HyperTransportô Consortium Announces New DirectPacketô Specification For Efficient Packet-based Chip-to-chip Traffic

New HyperTransport 1.1 Specification Features Native Packet Handling, Robust Retry Protocols, Peer-to-peer Routing and New Virtual Channels.

The HyperTransportô Technology Consortium, the nonprofit industry organization that manages the HyperTransport technology specification, today announced a major new release of the HyperTransport technology specification, the DirectPacket HyperTransport 1.1 Specification.

The new specification provides four new capabilities: native packet handling for efficient transport of user packets through board-level systems, a robust retry protocol for high reliability server and communications systems, peer-to-peer routing for direct connection between I/O devices, and three new sets of Virtual Channels including 16 channels optimized for streaming traffic. “These new capabilities make HyperTransport technology the most efficient means to stream large numbers of packets through a board level system,” said Gabriele Sartori, president of the HyperTransport Technology Consortium.

“HyperTransport technology, already firmly established in volume shipments in personal computers, servers, communications equipment and other high performance systems, is now perfectly positioned to meet the bandwidth and performance requirements of next generation systems that utilize packet-based data.”

“HyperTransport DirectPacket has the lowest overhead for packet-based traffic,” points out Brian Holden, Chair of the HyperTransport Technical Working Group that defined the new specification. Adds Holden, “Where other approaches provide overly complex specifications which impose a system-level architecture on their users, HyperTransport DirectPacket technology provides a streamlined, low-overhead solution for chip-to-chip packet transport at the board level. This approach provides low latency, highly efficient data paths, and allows OEMs to define their own system level architecture.”

“HyperTransport technology is a popular, low-cost, high-bandwidth I/O technology and these new specifications will enable communications equipment makers to easily utilize this technology in very high performance packet-based systems,” says Jag Bolaria, senior analyst at The Linley Group. “Being backward compatible with earlier versions of the specification is a plus, and the new peer-to-peer feature will enable more effective connections for those systems that don’t need legacy PCI device compatibility. The new Virtual Channels will simplify board-level integration with common communications protocols like SPI-4.2.”

HyperTransport DirectPacket technology was designed to support the needs of communications equipment, server and storage system makers when integrating board-level computing systems to high speed, packet-based I/O technologies.

The DirectPacket protocol is the most efficient way to move packet-based data traffic through board-level systems. It uses only 8 bytes of overhead for Write operations and 12 bytes of overhead for Read operations. In addition, the new peer-to-peer routing allows direct communication between HyperTransport-enabled devices without routing traffic through the attached host when PCI ordering is not required by the application.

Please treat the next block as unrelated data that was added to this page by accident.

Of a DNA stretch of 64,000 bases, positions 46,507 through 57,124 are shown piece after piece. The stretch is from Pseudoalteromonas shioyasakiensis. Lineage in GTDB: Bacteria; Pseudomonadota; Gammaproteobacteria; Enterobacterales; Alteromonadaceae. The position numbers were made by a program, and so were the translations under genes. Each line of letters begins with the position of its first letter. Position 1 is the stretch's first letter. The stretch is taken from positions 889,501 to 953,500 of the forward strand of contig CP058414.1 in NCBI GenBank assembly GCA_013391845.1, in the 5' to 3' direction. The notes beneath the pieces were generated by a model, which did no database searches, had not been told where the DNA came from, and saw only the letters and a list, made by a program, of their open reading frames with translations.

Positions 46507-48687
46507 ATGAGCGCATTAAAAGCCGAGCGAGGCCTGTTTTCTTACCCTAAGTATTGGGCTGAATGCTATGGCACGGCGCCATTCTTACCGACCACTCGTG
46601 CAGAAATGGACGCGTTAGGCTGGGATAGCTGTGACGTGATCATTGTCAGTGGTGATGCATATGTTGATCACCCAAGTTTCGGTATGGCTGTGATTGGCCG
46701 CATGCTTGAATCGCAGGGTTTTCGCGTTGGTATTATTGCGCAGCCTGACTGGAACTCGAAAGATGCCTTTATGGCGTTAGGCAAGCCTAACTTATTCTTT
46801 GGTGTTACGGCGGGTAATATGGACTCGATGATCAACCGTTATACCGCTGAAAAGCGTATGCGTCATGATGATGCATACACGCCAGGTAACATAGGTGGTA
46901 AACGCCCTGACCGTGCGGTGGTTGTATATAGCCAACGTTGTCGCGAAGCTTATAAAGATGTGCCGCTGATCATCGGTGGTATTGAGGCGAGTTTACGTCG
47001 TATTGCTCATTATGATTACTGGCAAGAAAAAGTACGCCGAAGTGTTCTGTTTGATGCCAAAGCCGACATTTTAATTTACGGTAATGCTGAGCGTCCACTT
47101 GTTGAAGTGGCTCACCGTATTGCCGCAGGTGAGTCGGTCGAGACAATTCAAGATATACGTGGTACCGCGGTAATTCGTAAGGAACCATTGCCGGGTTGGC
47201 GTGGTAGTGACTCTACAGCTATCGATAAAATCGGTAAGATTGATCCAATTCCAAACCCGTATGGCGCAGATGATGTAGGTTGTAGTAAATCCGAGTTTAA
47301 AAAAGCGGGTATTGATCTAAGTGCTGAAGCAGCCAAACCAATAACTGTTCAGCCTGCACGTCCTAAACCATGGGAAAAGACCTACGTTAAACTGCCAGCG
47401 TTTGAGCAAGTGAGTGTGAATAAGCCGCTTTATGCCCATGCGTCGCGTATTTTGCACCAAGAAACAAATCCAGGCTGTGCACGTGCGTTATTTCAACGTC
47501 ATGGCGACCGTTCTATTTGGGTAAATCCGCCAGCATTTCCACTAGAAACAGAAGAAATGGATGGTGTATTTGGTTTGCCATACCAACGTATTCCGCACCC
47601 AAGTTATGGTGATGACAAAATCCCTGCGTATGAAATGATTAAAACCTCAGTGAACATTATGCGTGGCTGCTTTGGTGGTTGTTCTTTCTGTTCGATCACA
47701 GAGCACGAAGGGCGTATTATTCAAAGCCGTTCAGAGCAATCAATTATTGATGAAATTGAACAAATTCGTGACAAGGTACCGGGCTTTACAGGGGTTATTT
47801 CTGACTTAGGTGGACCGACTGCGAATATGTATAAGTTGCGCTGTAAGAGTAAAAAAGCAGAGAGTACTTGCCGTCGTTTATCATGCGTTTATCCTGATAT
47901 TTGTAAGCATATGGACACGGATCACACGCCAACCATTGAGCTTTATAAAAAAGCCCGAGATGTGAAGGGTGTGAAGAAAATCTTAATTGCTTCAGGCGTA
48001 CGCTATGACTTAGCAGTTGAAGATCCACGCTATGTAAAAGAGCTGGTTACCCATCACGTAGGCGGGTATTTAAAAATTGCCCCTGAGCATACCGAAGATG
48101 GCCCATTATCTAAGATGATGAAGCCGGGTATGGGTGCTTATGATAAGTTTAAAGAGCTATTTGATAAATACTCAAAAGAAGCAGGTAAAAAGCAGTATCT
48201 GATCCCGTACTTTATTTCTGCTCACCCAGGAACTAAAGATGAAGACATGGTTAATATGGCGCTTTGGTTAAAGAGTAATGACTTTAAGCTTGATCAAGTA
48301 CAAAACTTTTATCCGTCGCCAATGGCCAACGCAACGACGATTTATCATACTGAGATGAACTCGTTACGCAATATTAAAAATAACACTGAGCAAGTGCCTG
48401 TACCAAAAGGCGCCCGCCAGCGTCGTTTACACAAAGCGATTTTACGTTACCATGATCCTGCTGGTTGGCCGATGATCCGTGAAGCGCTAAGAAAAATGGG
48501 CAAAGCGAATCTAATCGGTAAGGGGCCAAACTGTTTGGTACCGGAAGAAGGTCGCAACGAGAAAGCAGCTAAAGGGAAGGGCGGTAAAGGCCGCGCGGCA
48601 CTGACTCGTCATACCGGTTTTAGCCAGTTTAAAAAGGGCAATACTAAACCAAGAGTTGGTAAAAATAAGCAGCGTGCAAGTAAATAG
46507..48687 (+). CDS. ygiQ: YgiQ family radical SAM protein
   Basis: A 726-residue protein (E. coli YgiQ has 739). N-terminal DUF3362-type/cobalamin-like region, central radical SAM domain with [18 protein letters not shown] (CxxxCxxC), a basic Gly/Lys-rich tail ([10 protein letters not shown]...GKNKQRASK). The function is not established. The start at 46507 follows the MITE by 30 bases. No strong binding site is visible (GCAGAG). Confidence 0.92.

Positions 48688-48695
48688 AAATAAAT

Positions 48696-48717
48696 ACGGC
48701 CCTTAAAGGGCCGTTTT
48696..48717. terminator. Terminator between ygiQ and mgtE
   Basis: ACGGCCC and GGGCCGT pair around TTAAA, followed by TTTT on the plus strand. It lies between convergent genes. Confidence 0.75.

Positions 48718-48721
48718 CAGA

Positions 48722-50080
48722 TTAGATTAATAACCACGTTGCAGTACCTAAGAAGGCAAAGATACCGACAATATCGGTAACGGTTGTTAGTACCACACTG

Additional retry protocols were added to support next generation bus transfers speeds and to enable very high availability systems. Finally, a set of added channels operate in similar fashion to popular communications protocols such as SPI-4.2 and XAUI, making HyperTransport DirectPacket enabled systems easily bridged to those popular technologies.

About HyperTransportô Technology

HyperTransport technology is licensed on a royalty-free basis through the HyperTransport Technology Consortium. It is a universal chip-to-chip I/O connectivity technology that provides 12.8 Gigabyte/second bandwidth, frequency and width scalability, low-cost implementation and full software compatibility with the legacy Peripheral Component Interconnect (PCI) and PCI-X I/O technologies.

Enhanced 1.2V low-power LVDS signaling and dual-data rate data transfers deliver increased data throughput while minimizing signal crosstalk and EMI and reducing manufacturing costs. HyperTransport interconnect technology employs a packet-based data protocol to eliminate many sideband signals (control and command signals) and supports asymmetric, variable width data paths.

With over 50 HyperTransport technology-based products and services already announced, a Compatibility Program that ensures interoperability between devices, and the specification’s preservation of the vast software investments and infrastructure that already exist for PCI today, HyperTransport technology has established a significant footprint in a number of key market segments.

The HyperTransport product portfolio includes tunnel, bridge, graphic and switch chips from AMD, ALi, Alliance Semiconductor, NVIDIA, PLX Technology, and VIA Technologies; programmable-logic devices from Altera and Xilinx; processors and security processors from AMD, Broadcom, Cavium, Hifn, PMC-Sierra, and Transmeta; IP cores from Altera, GDA Technologies, Nurlogic, and Xilinx; BIOS software from AMI and Phoenix Technologies; verification and test tools from 0-In Design Automation, Agilent, FuturePlus, GDA Technologies, Schlumberger, Teradyne and TransEDA; and training courses and an architecture reference manual from Mindshare.

For a full product listing, please visit the HyperTransport Consortium’s web site at:hypertransport.org.